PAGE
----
Teachers can now opt out of unions

Updated: Friday, August 29, 2014
Teachers can now opt out of unions story image


MICHIGAN (NEWSCHANNEL 3) - It's the end of the summer vacation and all schools will be back in session next week.

While there are some schedule changes for students in classes, there's a big change for teachers heading back to work.

For the first time they're allowed to opt out of the teachers union.

It's estimated 1% or roughly 1,500 have already opted out and there are just a few days left in that deadline.

In the past two years republican-controlled legislatures in Michigan and Indiana have passed laws making union membership and dues voluntary.

This could have a huge impact on teachers in the state.

The Michigan Education Association is the first major union to have their opt-out time come up. Teachers looking to leave the union have to have their paperwork post marked by Sunday.

During the early opt-out time last August, which was not publicized, about 1,500 of the 112,000 members left. More are expected to withdraw this month.

The MEA is the state's largest public-sector union. Representatives for the union say if a large number of teachers leave they risk losing their clout in how schools are operated.

The Mackinac Center for Public Policy created a website to help teachers understand the risks and gains of leaving the union, even interviewing those who have left who say it's been beneficial to them.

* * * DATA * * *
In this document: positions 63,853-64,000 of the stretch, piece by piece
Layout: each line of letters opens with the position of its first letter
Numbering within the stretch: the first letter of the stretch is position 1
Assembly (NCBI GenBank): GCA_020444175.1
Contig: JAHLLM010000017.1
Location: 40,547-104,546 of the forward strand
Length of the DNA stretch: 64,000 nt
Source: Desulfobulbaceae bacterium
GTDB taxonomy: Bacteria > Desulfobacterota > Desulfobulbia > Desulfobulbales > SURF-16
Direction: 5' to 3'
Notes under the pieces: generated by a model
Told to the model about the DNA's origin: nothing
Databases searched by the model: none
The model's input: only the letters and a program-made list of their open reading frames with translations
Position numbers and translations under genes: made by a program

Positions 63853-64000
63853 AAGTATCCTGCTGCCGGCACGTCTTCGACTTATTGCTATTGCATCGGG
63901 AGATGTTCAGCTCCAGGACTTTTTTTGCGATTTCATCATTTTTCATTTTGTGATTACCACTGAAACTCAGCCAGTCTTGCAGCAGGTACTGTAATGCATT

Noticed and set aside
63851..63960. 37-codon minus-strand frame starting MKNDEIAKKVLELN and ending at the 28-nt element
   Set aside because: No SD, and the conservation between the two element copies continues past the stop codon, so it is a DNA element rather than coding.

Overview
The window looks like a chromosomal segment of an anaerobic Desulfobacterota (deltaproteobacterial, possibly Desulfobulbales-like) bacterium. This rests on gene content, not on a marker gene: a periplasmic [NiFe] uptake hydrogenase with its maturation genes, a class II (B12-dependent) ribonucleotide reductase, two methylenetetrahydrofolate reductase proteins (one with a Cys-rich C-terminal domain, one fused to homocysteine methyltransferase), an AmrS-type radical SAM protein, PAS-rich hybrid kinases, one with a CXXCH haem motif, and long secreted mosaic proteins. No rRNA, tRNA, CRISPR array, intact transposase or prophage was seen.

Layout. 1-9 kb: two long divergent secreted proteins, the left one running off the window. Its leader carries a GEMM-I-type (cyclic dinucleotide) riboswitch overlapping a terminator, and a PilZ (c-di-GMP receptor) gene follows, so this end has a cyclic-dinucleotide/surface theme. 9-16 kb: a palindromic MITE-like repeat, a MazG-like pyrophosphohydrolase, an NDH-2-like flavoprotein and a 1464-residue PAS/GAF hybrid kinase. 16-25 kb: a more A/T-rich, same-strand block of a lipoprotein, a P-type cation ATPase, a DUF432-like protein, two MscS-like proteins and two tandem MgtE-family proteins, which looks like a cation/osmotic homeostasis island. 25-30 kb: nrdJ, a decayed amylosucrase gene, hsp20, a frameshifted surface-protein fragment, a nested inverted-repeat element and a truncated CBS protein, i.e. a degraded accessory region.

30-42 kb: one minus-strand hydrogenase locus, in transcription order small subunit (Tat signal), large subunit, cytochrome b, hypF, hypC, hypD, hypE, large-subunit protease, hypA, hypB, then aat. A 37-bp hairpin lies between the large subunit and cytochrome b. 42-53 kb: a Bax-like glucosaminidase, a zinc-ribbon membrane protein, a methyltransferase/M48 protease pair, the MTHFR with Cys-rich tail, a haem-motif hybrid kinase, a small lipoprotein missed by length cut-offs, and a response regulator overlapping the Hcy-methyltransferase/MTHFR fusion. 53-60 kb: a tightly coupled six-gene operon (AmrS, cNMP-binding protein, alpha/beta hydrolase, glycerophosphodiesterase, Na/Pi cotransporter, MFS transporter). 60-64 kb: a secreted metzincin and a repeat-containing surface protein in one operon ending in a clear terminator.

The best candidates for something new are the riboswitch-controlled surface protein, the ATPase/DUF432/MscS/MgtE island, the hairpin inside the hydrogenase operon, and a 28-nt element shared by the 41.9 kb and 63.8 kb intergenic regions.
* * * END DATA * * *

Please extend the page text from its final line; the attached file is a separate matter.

"Some people ask if when I left the union I lost anything and I really haven't. I have the same benefits, the same protections, the same in every concept. The contract I signed is between myself and the school district, not with the union," said Hopkins Public Schools Teacher Rob Wiersema.

"I felt like the money that I was spending on the MEA was going to political causes that supported things that I find to be morally objective," said Forrest Hills Teacher Bob Penning.

The MEA says if a large number of teachers leave the union this month there could be a lot at stake for all teachers.

In Wisconsin, where similar laws were passed in 2011, one third of teachers dropped their union memberships. But in Alabama, which also passed right to work, 80-percent of teachers voluntarily belong to the union.

Here in Michigan other major unions that are covered by multi-year contracts won't reach their opt-out point until 2015 or later.

Newschannel 3 contacted the MEA for comment on this story and it did not reply.

We will keep you updated as the numbers come in.

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